June 5, 2012 | No other race in the East Bay has more variations of a predicted outcome than Hayward’s City Council race. If the state’s top two primary system will harbor a dog fight among multiple candidates, imagine the slugfest in Hayward’s nine-person at-large race offering four seats on the council. Add to the pot there are three candidates viable incumbents and you have a very interesting race that may force everyone scrambling for an edge. It is very hard to construct a model that shows clear winners and one without the potential for a small spread between winning and losing.
Again, turn out is the key for some candidates especially former City Manager Greg Jones and Planning Commisser Al Mendall and, moreso for second-tier candidates like Peter Bufete and Ralph Farias, Jr. If turnout is similar to the last Hayward City Council race in June 2010, there will be wholesale number crunching. To further tighten things, only 24,080 people cast votes last time around, except that race only featured six candidates vying for two open seats. In addition, none of the candidates were incumbents. This time around, the field is larger, but offers twice as many slots along with three incumbents.
Among those hoping to be re-elected, there is a generally feeling that Councilwoman Barbara Halliday’s seat is the safest based on her performance and being the only viable female on the ballot. She is the current council’s only female representative. Councilman Olden Henson, despite harsh words from the city’s business interests over his vote blocking Walmart, most believe, should sneak by on name recognition. Councilman Francisco Zermeno, though, could have a tough time on Tuesday night. His seat has always been viewed as the weakest and the inclusion of Greg Jones to the field, gave the race a fifth frontline candidate. Jones also potentially hurts Mendall.
If you can pencil in Halliday and Henson, Tuesday’s race could be a battle for the two remaining spots among Zermeno, Jones and Mendall.
CONGRESS 13 Rep. Pete Stark is not the only East Bay liberal lion up for re-election this June. Voters in San Leandro, for the first time, will likely trade in one lefty for another in Rep. Barbara Lee. In a lot of ways, Lee’s primary challenge by Republican Marilyn Singleton and Democrat/Tea Party consort (WTF?) Justin Jelincic is a lot like the races Stark use to face. A few palookas to run against, put up a couple of signs and call it a day. The difference? Lee eschews confrontation and Stark doesn’t.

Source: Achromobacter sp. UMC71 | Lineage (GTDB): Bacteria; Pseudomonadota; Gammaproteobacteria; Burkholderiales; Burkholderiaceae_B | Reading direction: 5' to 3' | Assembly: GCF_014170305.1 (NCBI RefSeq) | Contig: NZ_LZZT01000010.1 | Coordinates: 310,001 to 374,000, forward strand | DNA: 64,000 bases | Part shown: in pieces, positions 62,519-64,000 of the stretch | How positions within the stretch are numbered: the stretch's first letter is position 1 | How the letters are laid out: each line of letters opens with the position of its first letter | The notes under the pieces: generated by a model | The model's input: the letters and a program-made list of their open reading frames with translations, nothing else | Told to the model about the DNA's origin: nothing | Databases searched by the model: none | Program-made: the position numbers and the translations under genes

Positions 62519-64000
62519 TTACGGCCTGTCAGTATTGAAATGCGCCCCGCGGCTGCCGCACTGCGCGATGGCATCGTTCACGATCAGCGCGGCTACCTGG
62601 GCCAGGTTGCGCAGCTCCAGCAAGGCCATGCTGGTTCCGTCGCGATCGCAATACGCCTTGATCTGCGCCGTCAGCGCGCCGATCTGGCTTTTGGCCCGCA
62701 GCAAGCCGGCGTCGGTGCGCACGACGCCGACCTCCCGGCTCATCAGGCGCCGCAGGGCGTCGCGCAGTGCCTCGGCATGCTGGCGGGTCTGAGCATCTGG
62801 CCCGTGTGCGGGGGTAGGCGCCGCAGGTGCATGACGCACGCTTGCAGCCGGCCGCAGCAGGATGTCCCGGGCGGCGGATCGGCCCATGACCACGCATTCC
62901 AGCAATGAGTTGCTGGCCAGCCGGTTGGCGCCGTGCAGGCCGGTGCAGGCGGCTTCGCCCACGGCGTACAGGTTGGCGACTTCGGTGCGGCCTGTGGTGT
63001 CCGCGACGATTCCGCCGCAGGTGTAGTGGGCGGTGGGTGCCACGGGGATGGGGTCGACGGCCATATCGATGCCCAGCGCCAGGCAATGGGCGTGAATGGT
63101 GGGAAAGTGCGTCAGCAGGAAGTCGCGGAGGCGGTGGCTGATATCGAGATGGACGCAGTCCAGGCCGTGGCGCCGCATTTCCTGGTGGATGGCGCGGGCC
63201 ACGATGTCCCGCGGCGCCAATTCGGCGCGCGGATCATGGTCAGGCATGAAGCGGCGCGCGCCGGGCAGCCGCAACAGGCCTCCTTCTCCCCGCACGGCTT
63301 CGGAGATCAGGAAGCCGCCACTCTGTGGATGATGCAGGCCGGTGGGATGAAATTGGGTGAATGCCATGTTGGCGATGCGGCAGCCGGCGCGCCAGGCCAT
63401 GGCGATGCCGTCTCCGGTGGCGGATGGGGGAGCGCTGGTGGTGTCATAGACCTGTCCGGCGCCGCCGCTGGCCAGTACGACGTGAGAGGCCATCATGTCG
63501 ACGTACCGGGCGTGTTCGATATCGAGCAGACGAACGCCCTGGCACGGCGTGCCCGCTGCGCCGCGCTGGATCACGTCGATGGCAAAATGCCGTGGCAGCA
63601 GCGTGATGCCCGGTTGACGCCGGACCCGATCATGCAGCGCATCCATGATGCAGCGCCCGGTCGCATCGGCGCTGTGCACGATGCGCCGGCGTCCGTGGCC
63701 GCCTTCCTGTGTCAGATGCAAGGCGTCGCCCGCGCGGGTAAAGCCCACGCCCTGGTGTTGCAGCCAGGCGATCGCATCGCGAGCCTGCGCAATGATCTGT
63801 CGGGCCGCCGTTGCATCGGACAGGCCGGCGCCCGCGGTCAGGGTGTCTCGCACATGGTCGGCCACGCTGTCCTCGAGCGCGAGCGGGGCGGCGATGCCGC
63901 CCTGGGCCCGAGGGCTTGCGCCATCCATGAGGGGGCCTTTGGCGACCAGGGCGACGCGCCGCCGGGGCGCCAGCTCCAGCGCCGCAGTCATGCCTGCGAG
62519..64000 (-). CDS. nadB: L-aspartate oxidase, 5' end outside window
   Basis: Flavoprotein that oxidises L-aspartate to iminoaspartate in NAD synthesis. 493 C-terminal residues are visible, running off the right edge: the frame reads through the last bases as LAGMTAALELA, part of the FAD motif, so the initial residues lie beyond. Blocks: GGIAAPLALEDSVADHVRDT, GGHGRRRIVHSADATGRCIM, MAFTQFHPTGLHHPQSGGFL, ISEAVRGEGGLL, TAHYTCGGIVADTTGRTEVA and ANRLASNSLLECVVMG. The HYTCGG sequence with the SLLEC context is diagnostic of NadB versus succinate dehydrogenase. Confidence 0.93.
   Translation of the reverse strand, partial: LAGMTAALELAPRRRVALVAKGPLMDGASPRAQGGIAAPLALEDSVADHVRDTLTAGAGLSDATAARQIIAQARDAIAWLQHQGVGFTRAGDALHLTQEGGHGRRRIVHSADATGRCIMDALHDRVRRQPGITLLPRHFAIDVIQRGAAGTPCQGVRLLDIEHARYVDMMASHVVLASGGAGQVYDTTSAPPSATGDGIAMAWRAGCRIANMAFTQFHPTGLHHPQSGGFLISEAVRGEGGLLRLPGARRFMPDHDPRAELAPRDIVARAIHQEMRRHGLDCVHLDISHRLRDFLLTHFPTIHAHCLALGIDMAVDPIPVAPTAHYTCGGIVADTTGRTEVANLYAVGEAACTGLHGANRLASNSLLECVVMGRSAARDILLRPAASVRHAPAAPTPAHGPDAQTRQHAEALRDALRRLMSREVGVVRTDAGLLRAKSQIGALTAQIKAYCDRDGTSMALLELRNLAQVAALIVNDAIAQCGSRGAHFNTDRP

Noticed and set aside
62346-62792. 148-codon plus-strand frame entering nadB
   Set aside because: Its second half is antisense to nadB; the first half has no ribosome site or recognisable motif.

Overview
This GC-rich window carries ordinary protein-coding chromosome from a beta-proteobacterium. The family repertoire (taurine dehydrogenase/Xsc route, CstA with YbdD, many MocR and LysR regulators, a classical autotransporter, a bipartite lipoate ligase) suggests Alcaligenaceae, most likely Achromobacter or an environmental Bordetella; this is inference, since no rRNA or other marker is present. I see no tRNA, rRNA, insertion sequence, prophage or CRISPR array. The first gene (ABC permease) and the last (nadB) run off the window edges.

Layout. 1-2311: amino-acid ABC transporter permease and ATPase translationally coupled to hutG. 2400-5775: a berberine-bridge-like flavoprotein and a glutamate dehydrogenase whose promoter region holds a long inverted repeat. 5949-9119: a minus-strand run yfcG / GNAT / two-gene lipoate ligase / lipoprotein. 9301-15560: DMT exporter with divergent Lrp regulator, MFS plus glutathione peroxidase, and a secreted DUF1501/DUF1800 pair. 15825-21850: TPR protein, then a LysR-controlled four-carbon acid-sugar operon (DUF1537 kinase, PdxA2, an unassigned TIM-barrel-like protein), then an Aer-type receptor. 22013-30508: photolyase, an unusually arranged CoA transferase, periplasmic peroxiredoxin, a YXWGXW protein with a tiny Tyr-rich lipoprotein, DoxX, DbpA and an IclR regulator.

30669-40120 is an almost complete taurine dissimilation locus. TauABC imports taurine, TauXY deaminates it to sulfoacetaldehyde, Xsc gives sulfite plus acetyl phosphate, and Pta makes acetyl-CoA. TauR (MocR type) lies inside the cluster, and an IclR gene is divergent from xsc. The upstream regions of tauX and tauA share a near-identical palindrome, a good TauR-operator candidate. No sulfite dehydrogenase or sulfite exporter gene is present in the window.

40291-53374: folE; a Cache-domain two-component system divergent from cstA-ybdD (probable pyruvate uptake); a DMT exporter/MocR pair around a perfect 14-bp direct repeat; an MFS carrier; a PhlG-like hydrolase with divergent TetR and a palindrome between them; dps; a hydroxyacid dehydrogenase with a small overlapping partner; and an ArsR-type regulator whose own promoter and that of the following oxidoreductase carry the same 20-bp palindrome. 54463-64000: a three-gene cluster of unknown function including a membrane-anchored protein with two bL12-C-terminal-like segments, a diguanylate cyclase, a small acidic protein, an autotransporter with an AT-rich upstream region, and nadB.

ALCO SUPERVISOR DISTRICT 4 This has not been a good campaign season for Alameda County Supervisor Nate Miley. Although, he is favored to beat Alameda County probation officer Tojo Thomas, it would not be surprising if we look back one day at the airing of his many indiscretions in this race and witness the seeds of his unraveling. There is no excuse for Miley’s performance that has been caustic and immensely too honest for his own good. Why is he even addressing his opponent, who has never held political office, anyway?
For Thomas, this race is no-lose proposition. If he strikes a miracle and wins, he wins, but, more likely if does better than expected, the performance might make some powerful interests to ask, who is this guy? In that case, the rantings of Miley’s aide insinuating Thomas, who is of Indian descent, was less-than-American for playing cricket with possessed contacts with Silicon Valley monied types will come true. In the meantime, it could be said that the neophyte Thomas has run the most flawless primary campaign of any candidate in the East Bay. He read the playbook correctly and made the race entirely about an opponent with many skeletons in the closet and Miley took the bait. What we may take from this race is a lot of what-ifs. What if Thomas had more money? What if he had a proper campaign staff? What if there was more time for additional allegations of corruption to pop up before election day?
ALAMEDA COUNTY SUPERIOR COURT JUDGE Campaign signs for Alameda County Superior Court candidate Tara Flanagan are all over the area from Oakland to Hayward and her opponents don’t like it. Opponents Catherine Haley and Andrew Weiner have consistently complained that Flanagan’s signs are illegally displayed on public land. Their complaints have fallen on deaf ears and Flanagan has plead ignorance. It’s not surprising that Flanagan is an ex-rugby player since she has tried to bulldoze through the allegations. Making this controversies even more difficult is that judicial races are somewhat unique in local politics. They are clearly non-partisan and shun candidates flinging negative campaigning, that is, in public. In private, this has been a very negative campaign, but also one with three viable candidates who most believe would make fine jurists. Because this is a non-partisan race, it does not fall under the state’s new top two primary system. A candidate that garners over 50 percent of the primary vote wins outright. If not, as projected in this race, the top two vote-getters will advance to the November general election.